4.1Pediatric and adult cardiac arrests

  • In witnessed, sudden arrest, don appropriate PPE and initiate chest compressions immediately. All persons not wearing appropriate PPE should be immediately excused from the room or area.
  • Ventilations, which are prioritized in pediatric arrests, are considered aerosol generating. All rescuers should wear appropriate PPE for AGPs. All persons not wearing appropriate PPE should be immediately excused from the room or area.
  • Defibrillate as soon as indicated when providers are wearing appropriate PPE for AGPs.
  • A HEPA filter should be securely attached to any manual or mechanical ventilation device along the exhalation port prior to all ventilation devices such as, but not limited to: bagmask-valve, supraglottic airway devices, endotracheal tubes, and ventilator mechanical circuits. Alternatively, a low-dead space viral filter or a heat and moisture exchanging filter (HMEF) with >99.99% viral filtration efficiency may be placed between the ventilation device and the airway. The viral filter or the HMEF should remain attached to the airway when changing ventilation devices.
  • Secure placement of a supraglottic airway with HEPA filters can help maximize chest compression fraction and control aerosol generation prior to endotracheal intubation.
  • Prior to intubation, ventilate with a bag-mask-HEPA filter and a tight seal using practiced 2- person technique, ideally. The second team member can help provide extra support for additional procedures such as compressions once the airway is established.
  • Assign the intubator with the highest chance of first pass success using the method the intubator is most comfortable with while protected with appropriate PPE for AGPs. Intubate with a cuffed endotracheal tube to minimize aerosolization of respiratory particles.
  • Consider use of video laryngoscopy if available and if the operator is experienced with this technique as this may reduce direct exposure of the intubator to respiratory aerosols. Currently, there is no evidence of a difference in transmission risk using video versus direct laryngoscopy in the setting of providers wearing appropriate PPE for AGPs.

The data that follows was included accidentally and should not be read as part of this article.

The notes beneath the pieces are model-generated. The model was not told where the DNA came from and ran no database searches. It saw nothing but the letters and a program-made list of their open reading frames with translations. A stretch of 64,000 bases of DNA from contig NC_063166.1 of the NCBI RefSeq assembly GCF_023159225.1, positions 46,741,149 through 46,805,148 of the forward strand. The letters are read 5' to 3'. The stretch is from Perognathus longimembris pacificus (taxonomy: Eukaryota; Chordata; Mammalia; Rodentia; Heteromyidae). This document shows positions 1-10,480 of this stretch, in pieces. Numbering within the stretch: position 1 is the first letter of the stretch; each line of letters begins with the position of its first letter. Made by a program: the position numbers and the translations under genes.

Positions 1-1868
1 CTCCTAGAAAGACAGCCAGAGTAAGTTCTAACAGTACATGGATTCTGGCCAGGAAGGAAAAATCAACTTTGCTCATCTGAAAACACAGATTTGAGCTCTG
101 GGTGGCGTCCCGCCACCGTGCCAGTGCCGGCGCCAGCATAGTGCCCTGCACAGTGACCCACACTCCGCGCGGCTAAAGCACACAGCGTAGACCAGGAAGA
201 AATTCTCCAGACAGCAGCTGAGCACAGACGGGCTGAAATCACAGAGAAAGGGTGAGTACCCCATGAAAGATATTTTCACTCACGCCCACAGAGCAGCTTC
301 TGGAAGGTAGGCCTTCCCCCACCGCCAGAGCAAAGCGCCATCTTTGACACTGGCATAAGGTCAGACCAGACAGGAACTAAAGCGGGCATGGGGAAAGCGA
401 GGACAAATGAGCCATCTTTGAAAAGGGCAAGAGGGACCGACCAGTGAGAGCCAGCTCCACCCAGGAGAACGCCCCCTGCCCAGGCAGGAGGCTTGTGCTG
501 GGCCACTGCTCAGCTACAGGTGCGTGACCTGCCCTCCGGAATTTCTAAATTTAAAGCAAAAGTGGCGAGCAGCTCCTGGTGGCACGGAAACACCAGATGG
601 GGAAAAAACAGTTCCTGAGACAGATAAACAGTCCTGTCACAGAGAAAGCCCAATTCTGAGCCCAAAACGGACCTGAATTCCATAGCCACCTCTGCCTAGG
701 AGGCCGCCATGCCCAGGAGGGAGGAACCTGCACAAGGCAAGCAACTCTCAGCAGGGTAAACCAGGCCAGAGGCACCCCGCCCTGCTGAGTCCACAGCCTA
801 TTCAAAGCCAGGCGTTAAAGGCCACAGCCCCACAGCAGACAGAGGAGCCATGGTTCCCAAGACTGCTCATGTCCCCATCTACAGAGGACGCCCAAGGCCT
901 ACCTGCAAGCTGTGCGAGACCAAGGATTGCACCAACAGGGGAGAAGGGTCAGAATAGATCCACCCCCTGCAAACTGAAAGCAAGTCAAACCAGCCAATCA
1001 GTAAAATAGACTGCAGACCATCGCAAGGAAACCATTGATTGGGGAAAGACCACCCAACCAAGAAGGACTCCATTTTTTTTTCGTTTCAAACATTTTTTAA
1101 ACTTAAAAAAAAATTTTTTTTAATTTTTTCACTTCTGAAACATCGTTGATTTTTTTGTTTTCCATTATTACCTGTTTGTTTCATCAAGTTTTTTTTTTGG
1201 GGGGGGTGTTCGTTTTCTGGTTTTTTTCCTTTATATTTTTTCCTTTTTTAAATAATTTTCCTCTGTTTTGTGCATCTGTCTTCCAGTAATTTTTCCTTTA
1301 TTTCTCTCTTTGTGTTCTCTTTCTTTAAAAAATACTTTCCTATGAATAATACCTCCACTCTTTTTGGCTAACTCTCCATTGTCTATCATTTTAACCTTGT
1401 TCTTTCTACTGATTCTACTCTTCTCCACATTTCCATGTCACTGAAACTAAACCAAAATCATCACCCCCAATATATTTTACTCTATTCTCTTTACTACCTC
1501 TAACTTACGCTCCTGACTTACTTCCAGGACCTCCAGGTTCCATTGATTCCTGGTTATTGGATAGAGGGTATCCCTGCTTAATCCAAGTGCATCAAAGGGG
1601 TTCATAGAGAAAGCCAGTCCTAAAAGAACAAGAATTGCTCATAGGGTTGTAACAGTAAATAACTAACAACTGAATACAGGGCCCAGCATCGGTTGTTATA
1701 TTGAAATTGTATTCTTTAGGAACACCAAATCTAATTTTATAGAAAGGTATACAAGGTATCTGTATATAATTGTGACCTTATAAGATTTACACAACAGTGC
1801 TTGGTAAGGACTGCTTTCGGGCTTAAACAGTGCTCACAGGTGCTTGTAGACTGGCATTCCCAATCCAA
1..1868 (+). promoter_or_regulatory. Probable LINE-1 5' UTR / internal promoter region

• As in any resuscitation, maximize the chest compression fraction, pausing only to facilitate intubation if needed. Minimizing non-compression time can require team-based instruction including pulse checks, advanced airway placement, and focused ultrasound evaluation coordinated with pulse checks and other necessary interruptions.
  • Avoid endotracheal administration of medications; disconnections may be a source of aerosolization due to unfiltered exhalation.

Prearrest

Closely monitor for signs and symptoms of clinical deterioration to minimize the need for emergency intubations which put patients and providers at higher risk.

  • Address advanced care directives and goals of care with all patients with suspected or confirmed COVID-19 (or proxy) on hospital arrival and with any subsequent significant change in clinical status.
  • If the patient is at risk for cardiac arrest, consider proactively moving the patient to a negative-pressure room/unit, if available, to minimize risk of exposure to rescuers during a resuscitation.
  • Close the door, when possible, to prevent airborne contamination of adjacent indoor space. Conversely, for out-of-hospital cardiac arrests, ventilating confined spaces by opening windows or doors may help disperse aerosolized particles if this does not risk exposure of others in the vicinity and not already in an outdoor setting

4.2Appropriateness of starting and continuing resuscitation

Address and follow the patient’s goals of care and commit to ethical and evidence-based organizational policies to guide the determination of initiation and continuing resuscitative efforts. Follow the 2020 AHA guidelines for cardiopulmonary resuscitation and emergency cardiovascular care for termination of resuscitation.23

4.3Unsuccessful resuscitations with suspected and confirmed COVID-19

Inquire with the infection control officer or medical examiner if further post-mortem testing is required for epidemiological or contact tracing purposes.44

4.4Maternal and Neonatal Considerations

Neonatal resuscitation

Every newborn baby should have a skilled attendant prepared to resuscitate regardless of COVID-19 status. The newborn baby is unlikely to be a source of COVID-19 transmission even when mothers have confirmed COVID-19, but maternal respiratory secretions and fluids may be a potential source of SARS-COV-2 transmission for the neonatal team and newborn.23 When appropriate, mothers can be encouraged to wear a surgical mask during the delivery. For suspected or confirmed COVID-19 infected mothers, healthcare providers should don appropriate PPE for AGPs to decrease the risk of transmission to themselves and the baby.